Dallas — This weekend’s Dallas Symphony Orchestra concerts feature what has become a frequent programming mix for area orchestras: a short contemporary piece, followed by a well-known 19th-century concerto and symphony.
Still, though this programming is well within the realm of the expected, there were still lots of surprises Thursday evening.
Pulitzer Pize-winning American composer Christopher Rouse’s Rapture began the program. Rouse is one of the wave of contemporary neo-romantic composers whose work is getting relatively frequent performances by U.S. orchestras. Rapture is highly tonal, and moves from subtlety to drama, with stirrings in the basses, brass, and percussion moving in waves of sound toward a ferocious climax of frantic string playing backed by brassy chords and a flurry of percussion, from tympani to triangle.
Of particular interest were the violin solos played by four musicians from, unconventionally, the back of the section. Two of those violinists were the striking Fort Worth Symphony’s first stand, Michael Shih and Swang Lin. This flavor of neo-romanticism is not for every listener, but it is more accessible than lots of “new music,” and thus is apt to get more performances than are thornier works.
Violinist Augustin Hadelich was next up, performing the near-ubiquitous Bruch Concerto in G Minor, Op. 26. Hadelich is a thirtysomething German violinist who is consistently an absolute delight to listen to. While I would have preferred that he play something a little less-frequently performed, especially since Hadelich is known as an enthusiastic proponent of contemporary music, his interpretation of the Bruch concerto featured enough novelty to make it sound fresh. Unusual, but perfectly justifiable, articulations and carefully thought out phrasing and dynamics were coupled with rock-solid technique for a new look at an old standby.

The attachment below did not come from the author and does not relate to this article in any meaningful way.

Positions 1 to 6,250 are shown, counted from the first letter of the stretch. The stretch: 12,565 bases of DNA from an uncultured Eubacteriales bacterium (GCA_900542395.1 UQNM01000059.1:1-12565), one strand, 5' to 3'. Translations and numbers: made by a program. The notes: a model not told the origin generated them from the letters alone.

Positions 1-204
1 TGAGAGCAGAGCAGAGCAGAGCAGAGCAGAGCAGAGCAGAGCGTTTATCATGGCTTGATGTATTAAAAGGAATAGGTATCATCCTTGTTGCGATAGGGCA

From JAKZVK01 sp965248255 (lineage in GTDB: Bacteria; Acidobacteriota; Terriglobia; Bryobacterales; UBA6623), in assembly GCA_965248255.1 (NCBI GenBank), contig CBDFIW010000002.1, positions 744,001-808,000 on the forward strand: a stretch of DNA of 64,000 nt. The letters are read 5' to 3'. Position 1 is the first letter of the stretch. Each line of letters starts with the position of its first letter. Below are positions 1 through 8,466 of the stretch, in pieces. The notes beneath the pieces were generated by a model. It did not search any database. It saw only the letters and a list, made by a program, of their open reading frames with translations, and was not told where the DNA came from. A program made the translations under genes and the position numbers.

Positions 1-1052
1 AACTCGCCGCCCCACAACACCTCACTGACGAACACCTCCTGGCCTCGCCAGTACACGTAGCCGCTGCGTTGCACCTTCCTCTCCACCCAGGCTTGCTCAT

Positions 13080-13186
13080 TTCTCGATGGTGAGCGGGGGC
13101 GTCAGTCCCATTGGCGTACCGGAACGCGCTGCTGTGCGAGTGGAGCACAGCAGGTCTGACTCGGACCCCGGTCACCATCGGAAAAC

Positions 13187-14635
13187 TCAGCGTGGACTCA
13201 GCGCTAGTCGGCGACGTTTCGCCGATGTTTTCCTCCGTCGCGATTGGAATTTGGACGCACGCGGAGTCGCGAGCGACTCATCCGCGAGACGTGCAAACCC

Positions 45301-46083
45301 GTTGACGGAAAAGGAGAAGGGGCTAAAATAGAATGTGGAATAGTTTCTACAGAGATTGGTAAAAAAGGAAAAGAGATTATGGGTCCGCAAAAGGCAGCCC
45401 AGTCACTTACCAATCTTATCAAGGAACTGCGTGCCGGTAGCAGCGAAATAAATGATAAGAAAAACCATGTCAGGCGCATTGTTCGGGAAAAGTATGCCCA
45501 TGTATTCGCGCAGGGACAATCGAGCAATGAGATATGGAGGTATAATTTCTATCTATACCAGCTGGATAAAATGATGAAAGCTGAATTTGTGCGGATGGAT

Tchaikovsky’s Symphony No. 4 in F Minor is similarly an old standby, but one that allows the orchestra to be in the limelight. As per usual, Jaap van Zweden crafted each phrase meticulously, with careful attention to dynamics and other details. Tempi, though clearly carefully selected, created a less than satisfying effect. The fourth movement went at a breakneck speed. Although the orchestra achieved remarkable clarity at van Zweden’s tempo, just because you can do it doesn’t mean you should—it was too hurried for my taste, without time for Tchaikovsky’s melodies to settle in with the listener. Conversely, the third movement, Tchaikovsky’s delightful pizzicato scherzo, lacked the lightheartedness, the sense of fun, that is so critical to this jokiest of scherzos, although the orchestra was deliciously precise. This is an orchestra at the top of its game, interpretive quibbles aside.